Puppy pregnancy syndrome

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Puppy pregnancy syndrome is a psychosomatic illness in humans brought on by mass hysteria.

The syndrome is thought to be localized to villages in several states of India, including West Bengal, Assam, Bihar, Jharkhand, Orissa, and Chhattisgarh, and has been reported by tens of thousands of individuals.[1] It has been noted that it is far more prevalent in areas with little access to education.[1]

People suffering from this condition believe that shortly after being bitten by a dog, puppies are conceived within their abdomen.[1] This is said to be especially likely if the dog is sexually excited at the time of the attack.[2] Victims are said to bark like dogs, and have reported being able to see the puppies inside them when looking at water, or hear them growling in their abdomen.[1][2][3] It is believed that the victims will eventually die – especially men, who will give birth to their puppies through the penis.[2][3]

Witch doctors offer oral cures, which they claim will dissolve the puppies, allowing them to pass through the digestive system and be excreted "without the knowledge of the patient".[1][2]

Doctors in India have tried to educate the public about the dangers of believing in this condition.[3] Most sufferers are referred to psychiatric services, but in rare instances patients fail to take anti-rabies medication in time, thinking that they have puppy pregnancy syndrome and thus the witch doctor's medicine will cure them.[1][2] This is further compounded by witch doctors stating that their medicine will fail if sufferers seek conventional treatment.[1]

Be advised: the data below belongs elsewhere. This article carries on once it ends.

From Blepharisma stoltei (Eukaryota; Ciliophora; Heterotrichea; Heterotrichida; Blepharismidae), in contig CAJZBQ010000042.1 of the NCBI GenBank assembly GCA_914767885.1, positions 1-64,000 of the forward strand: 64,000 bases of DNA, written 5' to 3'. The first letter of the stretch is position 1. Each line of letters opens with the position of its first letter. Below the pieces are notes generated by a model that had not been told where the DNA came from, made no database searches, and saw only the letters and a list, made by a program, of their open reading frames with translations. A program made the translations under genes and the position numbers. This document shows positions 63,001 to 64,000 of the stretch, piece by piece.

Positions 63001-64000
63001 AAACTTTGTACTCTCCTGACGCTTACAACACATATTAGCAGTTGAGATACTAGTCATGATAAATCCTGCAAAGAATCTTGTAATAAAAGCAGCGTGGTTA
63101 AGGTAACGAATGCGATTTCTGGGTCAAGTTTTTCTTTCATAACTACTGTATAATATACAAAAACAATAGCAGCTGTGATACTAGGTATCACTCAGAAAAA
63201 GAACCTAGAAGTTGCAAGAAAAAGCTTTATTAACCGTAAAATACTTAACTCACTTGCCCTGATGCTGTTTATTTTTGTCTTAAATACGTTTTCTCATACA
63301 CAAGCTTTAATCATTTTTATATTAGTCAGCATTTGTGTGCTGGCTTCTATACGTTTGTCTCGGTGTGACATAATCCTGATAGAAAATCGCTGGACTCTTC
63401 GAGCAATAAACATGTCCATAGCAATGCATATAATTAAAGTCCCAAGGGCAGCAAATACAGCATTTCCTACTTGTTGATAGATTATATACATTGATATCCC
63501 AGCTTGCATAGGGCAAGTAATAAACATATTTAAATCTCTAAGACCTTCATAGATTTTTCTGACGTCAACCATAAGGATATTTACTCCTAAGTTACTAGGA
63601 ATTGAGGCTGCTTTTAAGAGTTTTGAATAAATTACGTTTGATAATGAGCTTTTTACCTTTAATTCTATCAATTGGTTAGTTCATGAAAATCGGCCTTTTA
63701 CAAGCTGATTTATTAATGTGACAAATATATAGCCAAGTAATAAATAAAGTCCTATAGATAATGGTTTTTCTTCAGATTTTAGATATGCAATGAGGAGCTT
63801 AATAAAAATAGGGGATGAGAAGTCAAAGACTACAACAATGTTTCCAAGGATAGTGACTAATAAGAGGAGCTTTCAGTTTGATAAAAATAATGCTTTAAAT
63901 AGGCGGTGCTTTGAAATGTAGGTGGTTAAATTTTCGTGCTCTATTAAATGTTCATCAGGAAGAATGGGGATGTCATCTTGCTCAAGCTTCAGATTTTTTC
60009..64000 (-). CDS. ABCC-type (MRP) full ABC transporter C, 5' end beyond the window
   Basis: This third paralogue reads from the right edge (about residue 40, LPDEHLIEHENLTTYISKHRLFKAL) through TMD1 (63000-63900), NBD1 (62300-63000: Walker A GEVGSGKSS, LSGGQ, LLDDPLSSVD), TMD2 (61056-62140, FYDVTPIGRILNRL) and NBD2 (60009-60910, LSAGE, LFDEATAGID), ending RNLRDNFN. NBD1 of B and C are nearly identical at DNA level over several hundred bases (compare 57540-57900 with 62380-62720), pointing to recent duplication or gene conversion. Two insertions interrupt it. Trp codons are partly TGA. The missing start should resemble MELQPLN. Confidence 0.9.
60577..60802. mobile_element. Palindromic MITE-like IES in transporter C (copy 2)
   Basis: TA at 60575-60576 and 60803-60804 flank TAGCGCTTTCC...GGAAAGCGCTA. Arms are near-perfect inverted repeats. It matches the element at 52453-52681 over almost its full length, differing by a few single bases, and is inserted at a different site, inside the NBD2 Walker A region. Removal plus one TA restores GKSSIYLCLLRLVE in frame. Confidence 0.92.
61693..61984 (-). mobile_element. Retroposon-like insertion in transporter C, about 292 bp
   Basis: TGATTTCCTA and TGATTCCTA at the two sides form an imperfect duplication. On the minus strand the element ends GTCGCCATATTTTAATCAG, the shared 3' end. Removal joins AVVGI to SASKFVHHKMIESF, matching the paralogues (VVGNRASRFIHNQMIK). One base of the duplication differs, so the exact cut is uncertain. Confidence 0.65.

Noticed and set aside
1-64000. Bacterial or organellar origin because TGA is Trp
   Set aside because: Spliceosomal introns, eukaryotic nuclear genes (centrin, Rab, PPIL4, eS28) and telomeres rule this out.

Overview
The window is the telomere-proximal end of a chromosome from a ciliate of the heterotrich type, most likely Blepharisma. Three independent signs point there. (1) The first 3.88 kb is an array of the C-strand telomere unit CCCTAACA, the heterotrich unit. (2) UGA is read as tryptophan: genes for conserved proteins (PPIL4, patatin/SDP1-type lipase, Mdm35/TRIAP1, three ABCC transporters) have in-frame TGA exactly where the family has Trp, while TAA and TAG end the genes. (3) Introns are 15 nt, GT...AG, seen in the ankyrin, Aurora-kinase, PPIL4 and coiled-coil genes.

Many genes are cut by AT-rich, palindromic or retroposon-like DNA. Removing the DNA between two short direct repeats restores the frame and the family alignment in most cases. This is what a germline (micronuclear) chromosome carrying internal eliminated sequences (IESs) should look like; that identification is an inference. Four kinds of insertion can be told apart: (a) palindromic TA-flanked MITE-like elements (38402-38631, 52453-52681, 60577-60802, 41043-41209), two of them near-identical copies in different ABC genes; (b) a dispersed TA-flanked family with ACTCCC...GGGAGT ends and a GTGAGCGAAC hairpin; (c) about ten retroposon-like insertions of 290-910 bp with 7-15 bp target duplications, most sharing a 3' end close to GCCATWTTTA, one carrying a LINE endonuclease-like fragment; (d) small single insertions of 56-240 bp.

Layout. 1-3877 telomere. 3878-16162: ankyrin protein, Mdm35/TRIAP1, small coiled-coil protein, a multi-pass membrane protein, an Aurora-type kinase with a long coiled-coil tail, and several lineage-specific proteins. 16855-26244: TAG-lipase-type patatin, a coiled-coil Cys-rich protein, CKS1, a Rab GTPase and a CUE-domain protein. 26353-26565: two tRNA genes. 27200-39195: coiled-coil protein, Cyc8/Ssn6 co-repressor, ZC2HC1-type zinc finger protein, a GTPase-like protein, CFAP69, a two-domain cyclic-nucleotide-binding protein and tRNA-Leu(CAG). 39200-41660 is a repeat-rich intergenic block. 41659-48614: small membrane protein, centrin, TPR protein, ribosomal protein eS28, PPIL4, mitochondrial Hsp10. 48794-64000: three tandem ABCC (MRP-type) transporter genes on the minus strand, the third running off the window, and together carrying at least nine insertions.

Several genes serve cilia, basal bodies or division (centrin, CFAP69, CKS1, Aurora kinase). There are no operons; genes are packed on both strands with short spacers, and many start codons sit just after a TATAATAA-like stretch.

Some psychiatrists believe that the syndrome meets the criteria for a culture-bound disorder.[2]

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References[edit]

  1. ^ a b c d e f g Rahman, Shaikh Azizur (December 31, 2012). "Medicine challenges Indian superstition". Deutsche Welle World (in English). Retrieved March 26, 2013. 
  2. ^ a b c d e f Bering, Jesse (November 15, 2011). "Puppy Pregnancy Syndrome: Men Who Think They Are Pregnant with Dogs". Scientific American. Retrieved March 26, 2013. 
  3. ^ a b c Achin, Kurt (March 26, 2012). "Bizarre Medical Myth Persists In Rural India". Voice of America (in English). Retrieved March 26, 2013. 

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